Michael Keaton gave a touching tribute to his late nephew Michael Scichilone, who died of a fentanyl overdose, at the Screen Actors Guild Awards last night.
The Hulu miniseries Dopesick, which tells the frightening story of America’s opioid crisis, earned Keaton, 70, the Oscar for Outstanding Performance by a Male Actor. “Given the subject, this is for my nephew Michael and my sister Pam,” he explained.
Michael Scichilone of Mt. Lebanon, Pennsylvania, died of an accidental opiate overdose while he was only 34 years old. He’d spent years ‘trying’ to kick his habit. Michael Douglas was the 72-year-old son of Keaton’s older sister, Pamela Douglas.
His death made Keaton’s role in the television series Dopesick more heartbreaking. He plays a rural doctor who is fooled by Purdue Pharma’s deceptive marketing and business techniques before succumbing to his OxyContin addiction.
According to Keaton, there were times when he read the script and thought, “Jeez, this is Michael’s narrative,” and he chose to play the character as a method to battle the opioid issue and hold those accountable, particularly the Sackler family, who controls Purdue Pharmaceuticals.
Scichilone’s family and friends paid moving tributes to him on social media, describing him as a cherished son, brother, and uncle who was “fiercely missed” and had a prominent personality. Scichilone succumbed to addiction only a few weeks after attending rehab to try to quit using drugs.
“Last year on this day, Michael was in rehab attempting to “get better,” said his younger sister Emily in an Instagram post in October 2017. He deserves better from us. Let us be compassionate. Let us help people who are in need before they turn to drugs.
Scichilone went and graduated from a Mount Lebanon high school, but it is uncertain how long he struggled with addiction. He is also not thought to have completed a college degree.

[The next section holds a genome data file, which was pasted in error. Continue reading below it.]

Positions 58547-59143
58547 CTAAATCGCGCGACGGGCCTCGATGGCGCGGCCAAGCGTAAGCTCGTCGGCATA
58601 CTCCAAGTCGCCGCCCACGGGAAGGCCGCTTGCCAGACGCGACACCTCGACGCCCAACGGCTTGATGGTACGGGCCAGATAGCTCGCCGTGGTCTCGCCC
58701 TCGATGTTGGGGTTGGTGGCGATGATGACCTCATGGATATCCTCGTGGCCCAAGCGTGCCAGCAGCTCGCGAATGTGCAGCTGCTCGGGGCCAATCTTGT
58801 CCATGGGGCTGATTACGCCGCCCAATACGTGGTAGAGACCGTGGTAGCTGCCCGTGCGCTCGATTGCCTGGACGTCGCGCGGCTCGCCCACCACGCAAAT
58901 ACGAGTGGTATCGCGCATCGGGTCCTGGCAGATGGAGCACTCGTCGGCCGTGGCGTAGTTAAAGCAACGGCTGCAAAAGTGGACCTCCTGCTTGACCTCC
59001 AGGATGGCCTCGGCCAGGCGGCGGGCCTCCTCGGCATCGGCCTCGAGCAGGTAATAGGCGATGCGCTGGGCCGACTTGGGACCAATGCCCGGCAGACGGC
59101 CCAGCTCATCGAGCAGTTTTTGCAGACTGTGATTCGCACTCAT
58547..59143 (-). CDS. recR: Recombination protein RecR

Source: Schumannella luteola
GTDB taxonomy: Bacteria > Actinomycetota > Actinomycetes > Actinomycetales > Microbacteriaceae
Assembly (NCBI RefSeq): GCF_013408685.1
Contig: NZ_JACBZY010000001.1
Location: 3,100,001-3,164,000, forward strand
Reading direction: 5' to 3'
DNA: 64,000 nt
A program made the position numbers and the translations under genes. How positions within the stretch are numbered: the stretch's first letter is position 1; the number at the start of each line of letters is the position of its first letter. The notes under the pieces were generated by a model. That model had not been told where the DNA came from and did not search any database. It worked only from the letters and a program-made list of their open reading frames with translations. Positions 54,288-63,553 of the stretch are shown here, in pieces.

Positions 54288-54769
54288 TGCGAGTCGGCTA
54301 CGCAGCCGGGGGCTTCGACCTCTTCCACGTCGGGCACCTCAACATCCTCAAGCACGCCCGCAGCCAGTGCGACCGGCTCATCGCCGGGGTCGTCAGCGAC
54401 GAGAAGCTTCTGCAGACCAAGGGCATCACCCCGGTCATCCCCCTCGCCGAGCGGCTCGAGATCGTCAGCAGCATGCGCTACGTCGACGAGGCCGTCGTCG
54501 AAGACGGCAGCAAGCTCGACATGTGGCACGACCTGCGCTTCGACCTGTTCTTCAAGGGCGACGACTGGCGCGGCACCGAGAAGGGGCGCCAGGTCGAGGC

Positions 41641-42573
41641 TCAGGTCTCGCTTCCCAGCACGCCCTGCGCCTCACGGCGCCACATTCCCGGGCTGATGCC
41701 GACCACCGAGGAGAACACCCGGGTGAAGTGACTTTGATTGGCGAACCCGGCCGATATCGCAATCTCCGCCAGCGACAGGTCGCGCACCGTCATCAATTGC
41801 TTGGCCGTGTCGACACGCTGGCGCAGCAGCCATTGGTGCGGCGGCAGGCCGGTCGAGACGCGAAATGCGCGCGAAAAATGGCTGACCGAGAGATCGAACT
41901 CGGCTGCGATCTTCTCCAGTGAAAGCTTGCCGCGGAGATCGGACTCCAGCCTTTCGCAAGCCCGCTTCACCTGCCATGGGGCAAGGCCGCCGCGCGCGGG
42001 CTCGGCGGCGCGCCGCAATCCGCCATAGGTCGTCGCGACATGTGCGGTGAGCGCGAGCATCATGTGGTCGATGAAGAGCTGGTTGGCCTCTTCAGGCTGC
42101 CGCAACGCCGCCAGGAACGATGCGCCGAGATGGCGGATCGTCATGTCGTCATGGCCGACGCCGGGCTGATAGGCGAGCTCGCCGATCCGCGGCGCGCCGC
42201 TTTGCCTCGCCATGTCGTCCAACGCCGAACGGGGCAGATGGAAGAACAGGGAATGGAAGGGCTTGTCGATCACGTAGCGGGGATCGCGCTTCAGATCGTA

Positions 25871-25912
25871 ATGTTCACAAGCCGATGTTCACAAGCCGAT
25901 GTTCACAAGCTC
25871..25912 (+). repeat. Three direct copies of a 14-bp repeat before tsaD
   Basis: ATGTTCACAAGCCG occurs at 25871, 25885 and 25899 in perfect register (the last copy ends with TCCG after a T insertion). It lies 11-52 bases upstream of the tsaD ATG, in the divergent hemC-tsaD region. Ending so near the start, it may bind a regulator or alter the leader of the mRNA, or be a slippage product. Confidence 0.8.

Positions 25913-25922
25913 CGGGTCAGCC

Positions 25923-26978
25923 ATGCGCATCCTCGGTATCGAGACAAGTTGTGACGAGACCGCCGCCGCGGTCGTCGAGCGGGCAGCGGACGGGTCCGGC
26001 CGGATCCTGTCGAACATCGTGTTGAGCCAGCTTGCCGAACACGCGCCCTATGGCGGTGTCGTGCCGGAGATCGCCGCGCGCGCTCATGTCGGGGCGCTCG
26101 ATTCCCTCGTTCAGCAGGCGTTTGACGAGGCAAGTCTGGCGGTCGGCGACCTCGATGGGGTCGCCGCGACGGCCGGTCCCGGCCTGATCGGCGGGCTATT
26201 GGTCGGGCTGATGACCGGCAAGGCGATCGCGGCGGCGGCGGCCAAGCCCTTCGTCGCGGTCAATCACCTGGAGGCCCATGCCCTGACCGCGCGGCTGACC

He was “a fiercely loyal friend, an amazing son, and an avid sports lover,” according to his obituary.
Scichilone, like his well-known uncle, began as a stand-up comedian and is known for his “sense of humor” and ability to make “any kid that had the privilege of being around him” smile.
Through the film Dopesick, Keaton develops another, even more, sad connection to his nephew. Like millions of other Americans, the actor’s nephew struggled with substance abuse for an extended period until it ended his life. As a result, his family and the actor are now motivated to combat opiate abuse in the United States, both on and off-screen.
Keaton said he was driven to work on the project because he finds “pleasure in holding those people accountable for the victims of this opioid catastrophe,” specifically the Sackler family, who own Purdue Pharma. Keaton also served as an executive producer for the show.
“You become eaten by the addiction,” he claims. “It depletes your soul. It destroys extremely remarkable people.”
Scichilone’s family formed the “KICK IT For Mike” charity in his memory to raise awareness via education.